Let's unpack that statement.
He's right; he had no sacks in the third and fourth quarter (both came in the second quarter), but I don't think it was a matter of him being overworked. Williams played 78 percent of the defensive snaps, 12th in the league among defensive linemen, per Football Outsiders. That's not an outrageous play-time percentage.
Reading between the lines, Williams was really saying he needs to be in better shape. When a player is gassed, his pad level rises -- and that's not good. This is a pivotal year for the former first-round pick, who will be in line for a long-term contract extension after the season. He's signed through 2019. Ideally, the Jets would like to lock him before he plays on his fifth-year option next season.
3. Four! They were the Jets' version of the Core Four -- D'Brickashaw Ferguson, David Harris, Nick Mangold and Revis. Ferguson and Mangold were drafted in 2006, Harris and Revis in 2007. They played a combined total of 39 seasons and 586 games in the green and white. With Revis' retirement, it means the four are no more.
No, the Jets never reached a Super Bowl with their Core Fore, but they've discovered how hard it can be to replace good players. Consider the four cases:
Ferguson, left tackle: Former Pro Bowl tackle Ryan Clady was acquired in a trade as soon as Ferguson retired, but he was a bust. Ben Ijalana finished out the 2016 season, and now they're on to Kelvin Beachum.
Harris, middle linebacker: The Jets re-acquired Demario Davis last season before releasing Harris. Davis did solid work, but he didn't get a free-agent offer to return. Instead, they signed Avery Williamson, whom they believe is an upgrade.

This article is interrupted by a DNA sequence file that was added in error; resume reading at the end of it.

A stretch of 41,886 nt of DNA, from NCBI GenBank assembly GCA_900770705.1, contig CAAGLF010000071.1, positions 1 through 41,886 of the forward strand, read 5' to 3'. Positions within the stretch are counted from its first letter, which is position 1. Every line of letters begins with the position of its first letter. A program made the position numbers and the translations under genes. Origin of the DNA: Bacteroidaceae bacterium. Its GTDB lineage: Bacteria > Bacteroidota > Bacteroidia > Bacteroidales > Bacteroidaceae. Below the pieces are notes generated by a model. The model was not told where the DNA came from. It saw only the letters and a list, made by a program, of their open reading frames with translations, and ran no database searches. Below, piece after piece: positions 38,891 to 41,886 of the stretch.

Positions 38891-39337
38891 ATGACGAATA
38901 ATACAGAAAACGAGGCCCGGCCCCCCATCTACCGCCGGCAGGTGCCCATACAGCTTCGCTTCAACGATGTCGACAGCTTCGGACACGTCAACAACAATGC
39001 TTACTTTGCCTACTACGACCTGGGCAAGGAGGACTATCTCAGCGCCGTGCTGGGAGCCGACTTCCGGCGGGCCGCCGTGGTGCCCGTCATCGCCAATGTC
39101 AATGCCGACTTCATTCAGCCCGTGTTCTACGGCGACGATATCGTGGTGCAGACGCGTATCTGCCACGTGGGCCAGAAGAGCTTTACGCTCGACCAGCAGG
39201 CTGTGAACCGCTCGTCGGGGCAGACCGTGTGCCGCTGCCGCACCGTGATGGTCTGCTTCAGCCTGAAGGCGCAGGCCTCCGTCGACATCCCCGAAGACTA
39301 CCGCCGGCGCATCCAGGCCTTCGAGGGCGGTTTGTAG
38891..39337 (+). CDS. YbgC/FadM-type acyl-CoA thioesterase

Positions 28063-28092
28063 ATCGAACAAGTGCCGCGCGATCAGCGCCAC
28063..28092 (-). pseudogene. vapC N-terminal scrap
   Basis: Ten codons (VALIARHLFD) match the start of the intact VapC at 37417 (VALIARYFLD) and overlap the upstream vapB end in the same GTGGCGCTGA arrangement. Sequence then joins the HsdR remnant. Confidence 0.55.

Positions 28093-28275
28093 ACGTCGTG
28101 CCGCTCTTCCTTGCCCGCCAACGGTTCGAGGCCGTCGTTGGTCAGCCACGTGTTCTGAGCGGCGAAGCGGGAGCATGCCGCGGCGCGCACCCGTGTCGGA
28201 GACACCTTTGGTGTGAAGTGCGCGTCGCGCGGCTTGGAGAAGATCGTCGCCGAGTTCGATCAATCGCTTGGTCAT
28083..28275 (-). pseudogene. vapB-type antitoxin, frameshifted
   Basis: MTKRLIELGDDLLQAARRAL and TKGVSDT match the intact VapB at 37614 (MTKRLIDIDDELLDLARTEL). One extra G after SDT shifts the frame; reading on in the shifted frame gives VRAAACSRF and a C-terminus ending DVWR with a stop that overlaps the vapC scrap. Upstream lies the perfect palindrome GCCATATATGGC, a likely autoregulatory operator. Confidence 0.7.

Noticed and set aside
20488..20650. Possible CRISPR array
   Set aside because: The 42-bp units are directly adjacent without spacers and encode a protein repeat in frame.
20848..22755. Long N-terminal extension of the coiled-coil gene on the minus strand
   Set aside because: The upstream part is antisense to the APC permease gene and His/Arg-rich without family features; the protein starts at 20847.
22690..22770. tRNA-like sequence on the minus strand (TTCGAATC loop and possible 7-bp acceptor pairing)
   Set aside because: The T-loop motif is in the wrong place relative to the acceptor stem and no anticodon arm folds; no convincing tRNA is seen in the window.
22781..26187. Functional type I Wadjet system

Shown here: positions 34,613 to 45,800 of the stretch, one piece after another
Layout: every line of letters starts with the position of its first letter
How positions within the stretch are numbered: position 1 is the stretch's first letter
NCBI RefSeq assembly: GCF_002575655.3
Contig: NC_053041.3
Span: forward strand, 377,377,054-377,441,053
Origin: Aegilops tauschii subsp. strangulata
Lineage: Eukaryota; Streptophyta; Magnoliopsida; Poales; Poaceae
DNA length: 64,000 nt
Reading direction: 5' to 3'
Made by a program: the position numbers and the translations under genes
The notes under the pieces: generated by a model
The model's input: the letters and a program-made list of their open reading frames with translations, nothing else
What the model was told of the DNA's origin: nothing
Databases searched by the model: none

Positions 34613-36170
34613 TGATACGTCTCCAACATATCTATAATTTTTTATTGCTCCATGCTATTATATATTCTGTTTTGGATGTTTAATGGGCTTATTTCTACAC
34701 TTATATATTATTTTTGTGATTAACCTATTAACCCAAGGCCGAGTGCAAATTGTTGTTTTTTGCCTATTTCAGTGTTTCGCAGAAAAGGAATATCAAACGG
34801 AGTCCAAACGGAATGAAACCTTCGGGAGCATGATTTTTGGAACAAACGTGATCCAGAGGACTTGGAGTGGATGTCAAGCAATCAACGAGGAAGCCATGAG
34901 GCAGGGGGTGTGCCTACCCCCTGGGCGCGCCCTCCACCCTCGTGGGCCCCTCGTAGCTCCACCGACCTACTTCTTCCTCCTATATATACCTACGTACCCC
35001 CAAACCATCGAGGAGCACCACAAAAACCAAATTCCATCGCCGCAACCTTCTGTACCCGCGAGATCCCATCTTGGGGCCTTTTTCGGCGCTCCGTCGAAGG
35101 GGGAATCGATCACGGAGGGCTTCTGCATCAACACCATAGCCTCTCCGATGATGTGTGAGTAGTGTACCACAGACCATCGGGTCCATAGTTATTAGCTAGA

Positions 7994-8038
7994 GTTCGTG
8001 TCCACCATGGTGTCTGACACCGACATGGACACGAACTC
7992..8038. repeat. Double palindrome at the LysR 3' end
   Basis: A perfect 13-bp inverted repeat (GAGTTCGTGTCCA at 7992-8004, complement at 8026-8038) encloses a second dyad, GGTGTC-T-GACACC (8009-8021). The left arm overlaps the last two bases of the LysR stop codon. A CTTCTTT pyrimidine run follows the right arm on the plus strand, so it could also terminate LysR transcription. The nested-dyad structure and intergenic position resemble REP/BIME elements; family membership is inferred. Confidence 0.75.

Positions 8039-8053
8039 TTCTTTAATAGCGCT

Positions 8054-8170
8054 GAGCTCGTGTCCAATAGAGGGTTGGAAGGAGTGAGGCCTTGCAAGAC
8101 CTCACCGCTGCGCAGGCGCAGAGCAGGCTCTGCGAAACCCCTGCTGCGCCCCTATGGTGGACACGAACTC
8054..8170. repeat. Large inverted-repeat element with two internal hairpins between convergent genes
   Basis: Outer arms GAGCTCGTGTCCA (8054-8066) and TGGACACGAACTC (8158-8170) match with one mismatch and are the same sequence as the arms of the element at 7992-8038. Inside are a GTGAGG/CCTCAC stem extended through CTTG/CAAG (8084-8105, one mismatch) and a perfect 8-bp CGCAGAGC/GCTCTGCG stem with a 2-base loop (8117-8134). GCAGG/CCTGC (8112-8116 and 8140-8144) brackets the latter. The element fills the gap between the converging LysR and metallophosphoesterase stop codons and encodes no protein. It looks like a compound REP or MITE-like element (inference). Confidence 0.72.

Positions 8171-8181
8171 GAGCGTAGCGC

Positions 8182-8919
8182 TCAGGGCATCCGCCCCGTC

Mangold, center: His understudy, Wesley Johnson, was handed the job last season, but it didn't work out. Once again, they resorted to free agency, signing Spencer Long.
Revis, cornerback: Morris Claiborne replaced Revis as the No. 1 cornerback last season, with modest success. The Jets decided to upgrade in a big way, giving Trumaine Johnson one of the richest free-agent contracts in team history.
4. Blasts from past: Three former players will serve as coaching interns in camp, including former Jets cornerback Antonio Cromartie. The others are Derrick Alexander (wide receivers) and Randy Starks (defensive line). Yes, that Randy Starks. As a member of the Miami Dolphins, the 315-pound tackle intercepted two passes by Mark Sanchez in the 2011 finale -- aka the Santonio Holmes Meltdown Game.
On a side note, Cromartie is assisting the linebackers, not the defensive backs. Coach Todd Bowles said Cromartie will be a better coach if he expands his base of knowledge.
5. End of an era: In a surprising move, the Jets last month dismissed longtime employee Clay Hampton, the senior director of team operations since 2006. Hampton, 50, grew up with the Jets, as his father, the late Bill Hampton, was the equipment manager from 1964 to 2000. Clay started as a ball boy and worked his way up to an executive position. This marks the first time in more than a half-century that no one from the Hampton family is working for the Jets. A team spokesman declined to comment.
6. Farewell to a friend: Bowles was deeply affected by the sudden death of Minnesota Vikings assistant Tony Sparano. They spent seven years together on the staffs of the Dallas Cowboys and Dolphins. Bowles had planned to fly to Minneapolis for the funeral, but his flight was canceled on Thursday.
"Words can't describe what happened," Bowles said. "That one will stick with me forever. A very good friend, a very good friend. A tough deal to swallow."